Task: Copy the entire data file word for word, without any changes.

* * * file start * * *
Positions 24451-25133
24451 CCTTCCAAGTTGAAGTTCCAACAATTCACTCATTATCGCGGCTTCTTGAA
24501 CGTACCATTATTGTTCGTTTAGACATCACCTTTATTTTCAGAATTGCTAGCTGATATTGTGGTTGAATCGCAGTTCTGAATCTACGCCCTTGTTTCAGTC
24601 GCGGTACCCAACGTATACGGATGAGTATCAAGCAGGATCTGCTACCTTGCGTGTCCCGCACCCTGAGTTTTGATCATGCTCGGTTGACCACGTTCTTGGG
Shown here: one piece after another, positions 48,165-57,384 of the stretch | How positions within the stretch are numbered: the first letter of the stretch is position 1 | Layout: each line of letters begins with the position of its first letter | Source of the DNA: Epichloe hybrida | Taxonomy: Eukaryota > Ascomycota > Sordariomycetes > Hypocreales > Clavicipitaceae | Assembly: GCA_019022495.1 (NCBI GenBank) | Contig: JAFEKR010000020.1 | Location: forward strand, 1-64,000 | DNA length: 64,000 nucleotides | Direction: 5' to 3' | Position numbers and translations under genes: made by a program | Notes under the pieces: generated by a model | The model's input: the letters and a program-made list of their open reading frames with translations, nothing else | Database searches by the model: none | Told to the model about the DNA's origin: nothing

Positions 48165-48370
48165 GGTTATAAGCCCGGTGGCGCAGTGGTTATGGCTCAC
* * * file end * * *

Positions 24451-25133
24451 CCTTCCAAGTTGAAGTTCCAACAATTCACTCATTATCGCGGCTTCTTGAA
24501 CGTACCATTATTGTTCGTTTAGACATCACCTTTATTTTCAGAATTGCTAGCTGATATTGTGGTTGAATCGCAGTTCTGAATCTACGCCCTTGTTTCAGTC
24601 GCGGTACCCAACGTATACGGATGAGTATCAAGCAGGATCTGCTACCTTGCGTGTCCCGCACCCTGAGTTTTGATCATGCTCGGTTGACCACGTTCTTGGG
Shown here: one piece after another, positions 48,165-57,384 of the stretch | How positions within the stretch are numbered: the first letter of the stretch is position 1 | Layout: each line of letters begins with the position of its first letter | Source of the DNA: Epichloe hybrida | Taxonomy: Eukaryota > Ascomycota > Sordariomycetes > Hypocreales > Clavicipitaceae | Assembly: GCA_019022495.1 (NCBI GenBank) | Contig: JAFEKR010000020.1 | Location: forward strand, 1-64,000 | DNA length: 64,000 nucleotides | Direction: 5' to 3' | Position numbers and translations under genes: made by a program | Notes under the pieces: generated by a model | The model's input: the letters and a program-made list of their open reading frames with translations, nothing else | Database searches by the model: none | Told to the model about the DNA's origin: nothing

Positions 48165-48370
48165 GGTTATAAGCCCGGTGGCGCAGTGGTTATGGCTCAC